We have posted in the past about pre-World War II uses of the swastika as a symbol of good luck, a meaning that the Nazis’ appropriation of the swastika makes nearly inconceivable today. Matthieu S., who teaches anthropology at Vanier College in Montreal, sent in another example, a scan of a postcard he owns that was printed in the 1920s. The postcard, meant for a dad’s birthday, also includes pink-tinted flowers — evidence of a time when pink was considered a perfectly appropriate color for men and boys:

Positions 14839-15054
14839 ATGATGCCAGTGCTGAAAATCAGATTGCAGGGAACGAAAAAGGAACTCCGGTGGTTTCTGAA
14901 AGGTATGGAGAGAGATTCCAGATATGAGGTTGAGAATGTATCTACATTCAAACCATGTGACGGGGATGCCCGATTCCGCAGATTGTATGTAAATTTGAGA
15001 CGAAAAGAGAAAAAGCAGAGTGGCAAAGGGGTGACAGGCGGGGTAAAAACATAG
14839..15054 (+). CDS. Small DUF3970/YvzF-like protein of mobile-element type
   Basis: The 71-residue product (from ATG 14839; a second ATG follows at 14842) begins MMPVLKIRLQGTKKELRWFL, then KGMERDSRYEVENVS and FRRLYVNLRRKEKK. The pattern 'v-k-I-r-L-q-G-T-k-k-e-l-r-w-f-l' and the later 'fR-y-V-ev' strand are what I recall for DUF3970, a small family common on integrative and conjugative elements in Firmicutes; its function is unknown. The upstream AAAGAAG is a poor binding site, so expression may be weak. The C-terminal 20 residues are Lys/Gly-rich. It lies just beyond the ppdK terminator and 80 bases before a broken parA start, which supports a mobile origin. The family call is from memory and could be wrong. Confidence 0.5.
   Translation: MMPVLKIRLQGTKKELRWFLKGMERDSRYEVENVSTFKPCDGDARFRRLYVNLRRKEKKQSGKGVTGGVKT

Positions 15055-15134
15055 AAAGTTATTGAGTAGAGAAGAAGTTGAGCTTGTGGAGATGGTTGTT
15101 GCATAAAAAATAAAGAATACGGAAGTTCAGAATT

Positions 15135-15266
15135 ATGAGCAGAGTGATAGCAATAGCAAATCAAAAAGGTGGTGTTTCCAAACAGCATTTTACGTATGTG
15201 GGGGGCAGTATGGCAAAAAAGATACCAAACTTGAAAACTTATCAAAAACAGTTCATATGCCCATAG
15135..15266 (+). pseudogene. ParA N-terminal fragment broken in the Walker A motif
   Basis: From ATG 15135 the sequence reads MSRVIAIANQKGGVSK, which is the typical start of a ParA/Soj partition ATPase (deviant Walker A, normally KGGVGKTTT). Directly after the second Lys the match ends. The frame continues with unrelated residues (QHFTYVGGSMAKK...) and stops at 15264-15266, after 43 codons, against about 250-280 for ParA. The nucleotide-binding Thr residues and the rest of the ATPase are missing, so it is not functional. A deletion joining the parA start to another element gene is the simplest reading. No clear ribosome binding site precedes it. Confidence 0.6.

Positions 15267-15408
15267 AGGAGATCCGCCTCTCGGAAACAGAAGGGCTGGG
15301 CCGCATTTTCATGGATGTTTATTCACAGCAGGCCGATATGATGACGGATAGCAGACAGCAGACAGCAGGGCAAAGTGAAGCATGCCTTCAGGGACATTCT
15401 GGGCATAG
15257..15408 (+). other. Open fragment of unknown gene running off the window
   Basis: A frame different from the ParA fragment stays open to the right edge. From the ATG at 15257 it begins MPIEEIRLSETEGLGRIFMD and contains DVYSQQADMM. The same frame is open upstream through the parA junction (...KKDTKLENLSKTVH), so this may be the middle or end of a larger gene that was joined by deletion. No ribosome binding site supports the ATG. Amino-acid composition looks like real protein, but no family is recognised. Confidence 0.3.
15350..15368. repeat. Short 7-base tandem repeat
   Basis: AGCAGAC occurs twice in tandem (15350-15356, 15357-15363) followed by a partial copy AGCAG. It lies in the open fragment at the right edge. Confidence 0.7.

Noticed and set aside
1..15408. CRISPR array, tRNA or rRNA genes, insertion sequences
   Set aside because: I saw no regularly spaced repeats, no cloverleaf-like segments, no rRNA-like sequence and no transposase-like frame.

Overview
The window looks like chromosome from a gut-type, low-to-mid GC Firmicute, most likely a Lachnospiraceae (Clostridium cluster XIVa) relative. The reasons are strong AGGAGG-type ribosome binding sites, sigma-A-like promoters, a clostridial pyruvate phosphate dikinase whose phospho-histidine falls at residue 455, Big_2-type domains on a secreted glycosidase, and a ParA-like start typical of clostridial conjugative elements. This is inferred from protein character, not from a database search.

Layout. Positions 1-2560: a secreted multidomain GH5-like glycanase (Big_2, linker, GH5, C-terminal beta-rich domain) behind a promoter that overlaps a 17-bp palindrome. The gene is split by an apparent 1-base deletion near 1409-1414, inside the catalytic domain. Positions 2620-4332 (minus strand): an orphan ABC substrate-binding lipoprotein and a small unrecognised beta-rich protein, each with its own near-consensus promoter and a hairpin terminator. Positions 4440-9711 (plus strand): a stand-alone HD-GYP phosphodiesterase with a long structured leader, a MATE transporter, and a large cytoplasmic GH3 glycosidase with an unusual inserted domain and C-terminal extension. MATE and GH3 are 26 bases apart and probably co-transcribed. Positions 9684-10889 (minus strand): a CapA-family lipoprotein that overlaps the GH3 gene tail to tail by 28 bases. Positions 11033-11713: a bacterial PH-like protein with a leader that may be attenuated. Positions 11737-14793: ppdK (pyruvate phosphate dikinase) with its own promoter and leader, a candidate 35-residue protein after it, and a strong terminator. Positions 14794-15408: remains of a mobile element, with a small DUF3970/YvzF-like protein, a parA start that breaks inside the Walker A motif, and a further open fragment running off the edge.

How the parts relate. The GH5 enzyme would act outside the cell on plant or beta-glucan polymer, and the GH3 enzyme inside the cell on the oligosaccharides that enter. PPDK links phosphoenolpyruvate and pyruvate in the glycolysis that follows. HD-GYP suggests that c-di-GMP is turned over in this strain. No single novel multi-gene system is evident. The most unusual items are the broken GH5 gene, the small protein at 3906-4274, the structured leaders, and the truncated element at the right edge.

World War II and the atrocities of the Nazi party obviously significantly changed interpretations of both the formerly-benign swastika and the color pink. Pink wasn’t abandoned altogether, as the swastika was, but the Nazi’s use of pink to label gay and lesbian prisoners led pink to be stigmatized as effeminate and, thus, an inappropriate color for men…and over time it instead became the epitome of symbols of femininity.